There is still an effect that this is much easier to detect when the planet is very close.

The recent re-visit here by a lesser-ass reminded me that our earlier compulsive rug-pooper was Ukrainian, I believe. Despite his having been very poorly-raised, I still hope he and all he loves remain safe and that his people will prevail.

matthew said...

I'd like to speak up to argue that sociotard has a right to be here and not be called a "lesser ass."

They are not overly transgressive in norms of polite conversation, do not make threats of violence, do not espouse fascism, and they have said interesting things in the past. Plus, I remember them from arguing with them here way back 20+ years ago, so they have earned a little respect for their seniority.

signed, another "lesser ass,"

Don Gisselbeck said...

One of my favorite time wastes is arguing with science deniers on the internet. Yes I know it is useless (so is watching explosions on YouTube). You will not be surprised to learn that they think everything you said here is based on fakes. I continue to be angered by their willingness to dismiss peer reviewed science with a hand wave.

David Brin said...

matthew is perfectly in the right to chide me for my language toward sociotard, even though HE came her, out of the blue, accusing me of hypocrisy for positions that he knew to be strawman caricatures of my transparency positions. I am justified... and rightfully chided. Both at once.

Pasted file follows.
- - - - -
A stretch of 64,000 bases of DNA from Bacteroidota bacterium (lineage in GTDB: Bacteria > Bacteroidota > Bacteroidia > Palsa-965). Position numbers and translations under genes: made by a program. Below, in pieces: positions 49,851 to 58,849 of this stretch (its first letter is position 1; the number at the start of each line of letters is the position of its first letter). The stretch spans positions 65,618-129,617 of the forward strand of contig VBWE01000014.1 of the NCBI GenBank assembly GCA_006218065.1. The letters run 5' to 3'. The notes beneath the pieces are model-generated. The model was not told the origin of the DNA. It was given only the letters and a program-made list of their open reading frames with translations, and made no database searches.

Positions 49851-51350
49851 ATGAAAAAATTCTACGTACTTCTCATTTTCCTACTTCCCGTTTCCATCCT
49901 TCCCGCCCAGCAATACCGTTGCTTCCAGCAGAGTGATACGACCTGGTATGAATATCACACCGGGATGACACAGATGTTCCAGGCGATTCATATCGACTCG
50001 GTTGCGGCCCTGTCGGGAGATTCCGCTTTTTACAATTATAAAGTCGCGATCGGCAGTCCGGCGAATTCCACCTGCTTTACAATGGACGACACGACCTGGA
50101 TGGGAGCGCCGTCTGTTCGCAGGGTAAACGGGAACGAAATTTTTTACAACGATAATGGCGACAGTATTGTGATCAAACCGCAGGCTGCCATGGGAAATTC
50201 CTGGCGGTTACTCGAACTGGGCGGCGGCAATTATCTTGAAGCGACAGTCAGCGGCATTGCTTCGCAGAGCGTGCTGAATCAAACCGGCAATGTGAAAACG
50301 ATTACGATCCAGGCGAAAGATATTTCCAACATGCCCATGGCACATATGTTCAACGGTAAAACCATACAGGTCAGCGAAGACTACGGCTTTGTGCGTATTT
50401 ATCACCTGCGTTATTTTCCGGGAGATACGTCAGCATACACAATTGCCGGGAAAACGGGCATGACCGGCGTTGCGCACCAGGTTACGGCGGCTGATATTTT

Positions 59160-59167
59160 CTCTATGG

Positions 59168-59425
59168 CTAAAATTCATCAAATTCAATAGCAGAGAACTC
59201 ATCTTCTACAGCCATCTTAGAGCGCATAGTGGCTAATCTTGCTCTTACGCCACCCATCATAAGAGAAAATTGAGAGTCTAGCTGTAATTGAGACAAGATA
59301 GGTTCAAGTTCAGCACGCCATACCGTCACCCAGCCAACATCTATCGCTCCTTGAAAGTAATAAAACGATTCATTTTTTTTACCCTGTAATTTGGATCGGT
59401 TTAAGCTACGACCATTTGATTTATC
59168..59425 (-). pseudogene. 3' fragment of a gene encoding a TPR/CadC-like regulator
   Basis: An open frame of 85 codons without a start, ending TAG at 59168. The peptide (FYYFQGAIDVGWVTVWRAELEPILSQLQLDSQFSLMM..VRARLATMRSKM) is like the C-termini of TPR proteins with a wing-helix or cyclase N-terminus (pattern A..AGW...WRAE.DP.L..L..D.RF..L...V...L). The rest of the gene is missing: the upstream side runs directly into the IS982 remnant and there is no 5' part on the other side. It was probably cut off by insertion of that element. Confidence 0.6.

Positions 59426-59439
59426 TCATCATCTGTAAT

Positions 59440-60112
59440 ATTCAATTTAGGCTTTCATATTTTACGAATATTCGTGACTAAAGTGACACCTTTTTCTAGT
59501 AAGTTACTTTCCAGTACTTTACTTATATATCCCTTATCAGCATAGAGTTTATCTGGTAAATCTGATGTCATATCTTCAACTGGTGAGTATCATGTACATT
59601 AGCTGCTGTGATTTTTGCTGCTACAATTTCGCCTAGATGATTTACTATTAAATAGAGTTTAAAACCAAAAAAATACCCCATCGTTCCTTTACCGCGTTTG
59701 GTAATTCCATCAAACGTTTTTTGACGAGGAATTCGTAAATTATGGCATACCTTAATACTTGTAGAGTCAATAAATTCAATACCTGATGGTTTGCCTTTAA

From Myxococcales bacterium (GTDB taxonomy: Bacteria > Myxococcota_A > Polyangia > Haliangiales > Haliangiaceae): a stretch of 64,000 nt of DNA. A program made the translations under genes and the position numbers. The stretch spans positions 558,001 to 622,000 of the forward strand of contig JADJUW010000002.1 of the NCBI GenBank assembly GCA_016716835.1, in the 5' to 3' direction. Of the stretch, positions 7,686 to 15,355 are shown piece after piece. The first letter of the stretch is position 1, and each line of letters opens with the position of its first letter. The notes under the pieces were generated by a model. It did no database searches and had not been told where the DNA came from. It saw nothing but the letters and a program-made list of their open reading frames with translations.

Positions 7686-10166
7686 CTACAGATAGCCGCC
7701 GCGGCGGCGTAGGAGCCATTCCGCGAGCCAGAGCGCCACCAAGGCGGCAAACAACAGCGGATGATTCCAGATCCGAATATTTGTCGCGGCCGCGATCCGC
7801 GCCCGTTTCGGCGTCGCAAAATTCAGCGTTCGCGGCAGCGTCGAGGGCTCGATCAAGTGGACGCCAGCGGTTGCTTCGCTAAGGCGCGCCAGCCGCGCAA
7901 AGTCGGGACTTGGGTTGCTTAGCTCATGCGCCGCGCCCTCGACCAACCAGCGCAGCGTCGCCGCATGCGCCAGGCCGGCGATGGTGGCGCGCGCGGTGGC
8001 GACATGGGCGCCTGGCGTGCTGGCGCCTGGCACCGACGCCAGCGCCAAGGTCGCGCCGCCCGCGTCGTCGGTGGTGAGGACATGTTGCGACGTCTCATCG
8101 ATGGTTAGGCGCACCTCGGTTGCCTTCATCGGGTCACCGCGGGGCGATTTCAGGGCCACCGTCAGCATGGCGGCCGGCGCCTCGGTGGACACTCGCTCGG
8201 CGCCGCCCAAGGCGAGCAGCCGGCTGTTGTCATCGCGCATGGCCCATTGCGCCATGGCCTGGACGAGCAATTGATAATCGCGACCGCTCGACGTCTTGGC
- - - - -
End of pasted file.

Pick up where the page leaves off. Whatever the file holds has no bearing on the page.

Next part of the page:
Alfred Differ said...

Sociotard isn't the first and won't be the last to fail to understand your transparency positions. You've documented them, but they take careful reading to grasp.

It's so much easier to think in terms of other beliefs... especially the one telling us to hide from authority. Yah. It's never worked beyond short term secrets from inept authority, but it's SO much easier to believe as it is consistent with instinct.

For me, grasping your transparency positions took two readings of your book and the interaction with you here. At first I was tempted to say they were 'nuanced', but lately I just stick with 'non-obvious.'

As for all of us commenting here, it's worth taking the time to read the book (a few times if needed) if only so we don't waste our host's time.

Ilithi Dragon said...

On the subject of tanks being obsolete (and aircraft carriers). As was noted by my fellow dragon above, the answer is most definitely: No, they are not obsolete.

Tanks alone are vulnerable to specialized anti-tank weapons.